Deworming Dogs and Puppies

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Deworming Dogs and Puppies

Dogs are ideal hosts -- to worms and other parasites, that is. Animals that sniff, slurp, lick, and gobble anything in their paths, including dirt, trash, and poop, are bound to pick up pests. All the things they do with their mouths -- groom, kiss, wrestle, and other social habits -- can pass along unwanted guests to playmates and companions, canine and human alike.

Parasites worm their way into most dogs’ lives at one time or another. Your vet may suspect worms if your dog has diarrhea or is vomiting, coughing, chewing or licking under his tail, short of breath, or losing weight. The symptoms and treatments depend on the type of worm and where it's living in your dog’s body.

House soiling, or inappropriate urination or defecation, is a common problem in dogs. While in many cases house soiling is due to a behavioral problem, sometimes medical issues are to blame. It may be difficult or even impossible for a pet parent to distinguish between behaviorally caused house soiling and medically caused house soiling. For this reason, the first step in solving a house-soiling problem is to take your dog to a veterinarian for a thorough check-up and urinalysis.

Confirm the Worm

Most worms that infect dogs -- including roundworms, tapeworms, hookworms, and whipworms -- live in the intestines, so that’s the first place for your vet to look.

If it’s time for your dog’s annual check-up, or if you or your vet thinks your dog has worms, provide a fresh stool sample. Simply scoop up some of your pet’s poop, seal it in a clean plastic bag, and bring it to the appointment. If you can't do that, your vet can take a sample during the office visit. He'll check it under a microscope to see if it has worms, and, if so, what kind.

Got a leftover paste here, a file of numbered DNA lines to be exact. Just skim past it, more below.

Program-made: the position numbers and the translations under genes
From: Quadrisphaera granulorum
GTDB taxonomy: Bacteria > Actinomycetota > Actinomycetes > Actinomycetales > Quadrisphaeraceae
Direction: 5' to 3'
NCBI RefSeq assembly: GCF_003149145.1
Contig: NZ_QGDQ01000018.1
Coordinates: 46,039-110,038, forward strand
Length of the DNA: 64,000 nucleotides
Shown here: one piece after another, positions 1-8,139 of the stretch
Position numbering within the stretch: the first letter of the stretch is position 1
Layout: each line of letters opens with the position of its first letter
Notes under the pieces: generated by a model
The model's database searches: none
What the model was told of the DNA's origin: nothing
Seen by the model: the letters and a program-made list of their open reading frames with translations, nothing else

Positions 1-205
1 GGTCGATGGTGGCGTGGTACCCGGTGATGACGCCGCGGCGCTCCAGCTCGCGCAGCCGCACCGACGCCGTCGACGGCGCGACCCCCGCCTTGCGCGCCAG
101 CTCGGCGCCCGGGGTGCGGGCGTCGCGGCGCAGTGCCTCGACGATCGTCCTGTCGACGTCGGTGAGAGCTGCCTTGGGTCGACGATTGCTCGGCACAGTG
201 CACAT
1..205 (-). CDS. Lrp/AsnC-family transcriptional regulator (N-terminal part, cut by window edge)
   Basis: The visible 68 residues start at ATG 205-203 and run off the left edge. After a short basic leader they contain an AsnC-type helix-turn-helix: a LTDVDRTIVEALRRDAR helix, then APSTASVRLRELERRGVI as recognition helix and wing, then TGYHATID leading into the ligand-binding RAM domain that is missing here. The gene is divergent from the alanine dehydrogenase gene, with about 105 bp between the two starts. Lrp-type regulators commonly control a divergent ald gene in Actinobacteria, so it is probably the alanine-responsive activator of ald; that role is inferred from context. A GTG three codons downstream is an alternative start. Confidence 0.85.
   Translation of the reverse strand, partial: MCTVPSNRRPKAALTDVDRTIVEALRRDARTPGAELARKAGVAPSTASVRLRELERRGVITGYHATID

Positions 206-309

Heartworms are another type of canine invader that can cause serious health problems or sometimes even death. These foot-long worms live in the heart, lungs, and blood vessels. Mosquitoes carry the worms’ offspring from one dog’s blood to another’s. The vets will do a blood test to tell if your dog has heartworms.

Show Worms the Way Out

There are many safe ways to de-worm your dog. The sooner the worms are gone, the sooner your pet will get healthy and feel better.

Your vet will give your dog medicine by mouth or in a shot to kill the worms. Many of these drugs are described as “broad-spectrum,” because they're good for treating a wide range of parasites, including worms that live in the gut. They're poisonous to pests, but safe for pets.

Because worms are so common in puppies, vets recommend de-worming them for the first time when they're 2 to 3 weeks old. Worms can pass from mother to baby before birth or soon after, through her milk. It will take more than one dose. The first round kills the worms that are there at the time. The second kills those that hatch a few weeks later.

Treatment is much the same for adult dogs with worms. The same kinds of drugs are used, but your dog will get more of the medicine. If your dog has hookworms, which drain blood from the wall of the intestines, your vet may also need to give him blood.

Put the Hurt on Heartworms